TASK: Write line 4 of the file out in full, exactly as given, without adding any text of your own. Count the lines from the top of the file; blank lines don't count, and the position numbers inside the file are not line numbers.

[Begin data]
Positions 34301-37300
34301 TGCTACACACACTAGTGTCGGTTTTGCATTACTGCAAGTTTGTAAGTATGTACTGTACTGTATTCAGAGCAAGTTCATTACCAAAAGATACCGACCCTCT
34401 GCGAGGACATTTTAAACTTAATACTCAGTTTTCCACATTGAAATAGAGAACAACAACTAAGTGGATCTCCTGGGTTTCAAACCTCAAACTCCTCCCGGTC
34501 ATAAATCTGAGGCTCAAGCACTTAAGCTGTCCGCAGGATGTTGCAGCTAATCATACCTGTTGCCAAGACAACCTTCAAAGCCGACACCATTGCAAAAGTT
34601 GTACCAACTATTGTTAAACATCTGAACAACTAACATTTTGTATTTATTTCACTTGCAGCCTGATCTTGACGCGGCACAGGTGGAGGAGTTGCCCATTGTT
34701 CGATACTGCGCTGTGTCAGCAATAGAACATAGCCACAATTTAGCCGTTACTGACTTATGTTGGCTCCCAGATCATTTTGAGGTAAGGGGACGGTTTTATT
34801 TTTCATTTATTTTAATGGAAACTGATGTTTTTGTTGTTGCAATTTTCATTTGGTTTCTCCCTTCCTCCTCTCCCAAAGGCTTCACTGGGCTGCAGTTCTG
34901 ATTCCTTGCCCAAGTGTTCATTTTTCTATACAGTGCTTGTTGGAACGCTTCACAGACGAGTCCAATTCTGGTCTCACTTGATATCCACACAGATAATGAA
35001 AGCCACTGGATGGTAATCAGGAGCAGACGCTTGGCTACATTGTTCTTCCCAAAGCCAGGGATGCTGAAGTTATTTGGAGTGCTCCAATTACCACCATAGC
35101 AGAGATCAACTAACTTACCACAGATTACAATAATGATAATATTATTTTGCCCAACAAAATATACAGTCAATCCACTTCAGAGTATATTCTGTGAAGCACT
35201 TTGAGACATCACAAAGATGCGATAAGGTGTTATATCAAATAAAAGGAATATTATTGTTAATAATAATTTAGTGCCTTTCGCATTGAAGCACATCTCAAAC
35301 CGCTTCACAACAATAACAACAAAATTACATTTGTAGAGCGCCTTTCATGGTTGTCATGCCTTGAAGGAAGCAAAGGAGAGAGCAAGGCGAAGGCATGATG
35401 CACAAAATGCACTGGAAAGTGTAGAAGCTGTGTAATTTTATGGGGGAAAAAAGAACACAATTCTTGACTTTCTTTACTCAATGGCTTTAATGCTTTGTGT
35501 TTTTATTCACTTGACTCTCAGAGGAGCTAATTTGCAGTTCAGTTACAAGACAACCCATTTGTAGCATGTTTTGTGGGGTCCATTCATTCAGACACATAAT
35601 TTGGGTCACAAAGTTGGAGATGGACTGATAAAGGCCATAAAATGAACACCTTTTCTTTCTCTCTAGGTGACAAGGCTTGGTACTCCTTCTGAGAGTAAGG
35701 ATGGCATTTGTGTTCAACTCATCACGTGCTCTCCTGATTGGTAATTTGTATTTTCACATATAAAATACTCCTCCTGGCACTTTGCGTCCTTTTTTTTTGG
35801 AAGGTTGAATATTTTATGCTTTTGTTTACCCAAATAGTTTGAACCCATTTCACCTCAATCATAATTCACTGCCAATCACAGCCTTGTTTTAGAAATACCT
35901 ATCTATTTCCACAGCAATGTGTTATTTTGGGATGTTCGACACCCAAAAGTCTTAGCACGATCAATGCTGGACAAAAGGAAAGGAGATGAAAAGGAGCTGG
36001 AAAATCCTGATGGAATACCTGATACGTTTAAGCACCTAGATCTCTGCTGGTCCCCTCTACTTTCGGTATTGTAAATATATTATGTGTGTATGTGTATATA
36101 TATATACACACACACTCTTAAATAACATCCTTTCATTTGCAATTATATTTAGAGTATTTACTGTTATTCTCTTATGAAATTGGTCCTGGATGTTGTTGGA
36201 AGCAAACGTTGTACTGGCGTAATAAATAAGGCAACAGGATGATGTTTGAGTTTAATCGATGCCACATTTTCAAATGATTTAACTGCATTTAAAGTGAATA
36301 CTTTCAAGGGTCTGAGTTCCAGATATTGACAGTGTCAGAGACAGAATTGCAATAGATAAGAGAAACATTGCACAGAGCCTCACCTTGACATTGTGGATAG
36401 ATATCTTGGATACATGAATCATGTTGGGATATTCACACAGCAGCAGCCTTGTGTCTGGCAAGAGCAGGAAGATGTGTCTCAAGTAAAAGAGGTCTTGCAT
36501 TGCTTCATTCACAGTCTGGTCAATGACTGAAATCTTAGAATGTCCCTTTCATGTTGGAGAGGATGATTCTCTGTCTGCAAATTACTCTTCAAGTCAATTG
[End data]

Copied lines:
34501 ATAAATCTGAGGCTCAAGCACTTAAGCTGTCCGCAGGATGTTGCAGCTAATCATACCTGTTGCCAAGACAACCTTCAAAGCCGACACCATTGCAAAAGTT